THE STEPFATHER (1987)
Article 2606 by Dave Sindelar
Viewing Date: 5-24-2008
Posting Date: 10-1-2008
Directed by Joseph Ruben
Featuring Terry O’Quinn, Jill Schoelen, Shelley Hack
A single mother with a rebellious daughter marries a charming real estate salesman, unaware that the man has been married before and ends up slaughtering his families when they don’t live up to his dreams of “the perfect family”.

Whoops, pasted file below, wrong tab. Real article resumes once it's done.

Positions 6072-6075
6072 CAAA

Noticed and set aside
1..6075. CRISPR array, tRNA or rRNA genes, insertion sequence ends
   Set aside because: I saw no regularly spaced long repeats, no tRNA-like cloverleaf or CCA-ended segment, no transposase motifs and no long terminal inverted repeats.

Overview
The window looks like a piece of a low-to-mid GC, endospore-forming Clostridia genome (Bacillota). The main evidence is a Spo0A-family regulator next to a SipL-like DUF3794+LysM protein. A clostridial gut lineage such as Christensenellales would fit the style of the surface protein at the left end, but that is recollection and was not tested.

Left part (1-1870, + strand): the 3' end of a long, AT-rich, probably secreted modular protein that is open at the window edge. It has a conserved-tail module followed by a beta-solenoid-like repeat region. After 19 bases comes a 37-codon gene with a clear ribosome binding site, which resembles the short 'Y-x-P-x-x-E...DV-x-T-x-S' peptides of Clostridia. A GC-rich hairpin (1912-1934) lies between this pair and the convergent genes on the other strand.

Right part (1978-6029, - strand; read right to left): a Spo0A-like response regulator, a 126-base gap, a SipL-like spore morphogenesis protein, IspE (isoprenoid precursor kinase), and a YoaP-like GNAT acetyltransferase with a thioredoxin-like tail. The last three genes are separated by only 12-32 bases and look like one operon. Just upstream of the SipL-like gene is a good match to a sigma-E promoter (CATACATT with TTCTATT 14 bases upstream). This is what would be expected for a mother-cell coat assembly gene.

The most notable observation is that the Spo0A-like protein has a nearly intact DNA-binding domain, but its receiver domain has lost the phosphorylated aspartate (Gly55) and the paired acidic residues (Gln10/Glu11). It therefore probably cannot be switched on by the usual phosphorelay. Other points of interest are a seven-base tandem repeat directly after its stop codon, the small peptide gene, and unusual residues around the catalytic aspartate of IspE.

When this movie came to my town it played the art house circuit rather than in the multiplexes, which somewhat disassociated it from the other horror thrillers of the period. This is understandable; the movie emphasizes character, intelligence and believability rather than just gruesome thrills; what makes it so effective is that you can understand the feelings of the murderous title character, and he never descends to merely an evil bogeyman. Much of the credit goes to actor Terry O’Quinn, who makes his character very believable. Still, the movie does stumble on occasion, mostly when it gives in to certain horror movie cliches that it usually tries to avoid; occasionally, after he’s killed someone, the killer will throw out the type of one-liners that always seem phony and artificial to me, and though he isn’t one of those indestructible super-monsters like Jason, he comes closer than he should during the climax of the movie. What is most memorable is the element of surprise; the killer is uncommonly intelligent and his eruptions into violence come at the unexpected moments when you think the movie is just building up the suspense. The movie will no doubt alienate some viewers who perceive a political subtext that criticizes the whole family values movement, but I consider this a gross oversimplification, as it is the killer’s obsession with unreachable ideals and his inability to accept that there are some things he cannot control that set off his madness. The movie spawned two sequels, which is a pity; this is one of those movies that is only cheapened by the enfranchisement of it.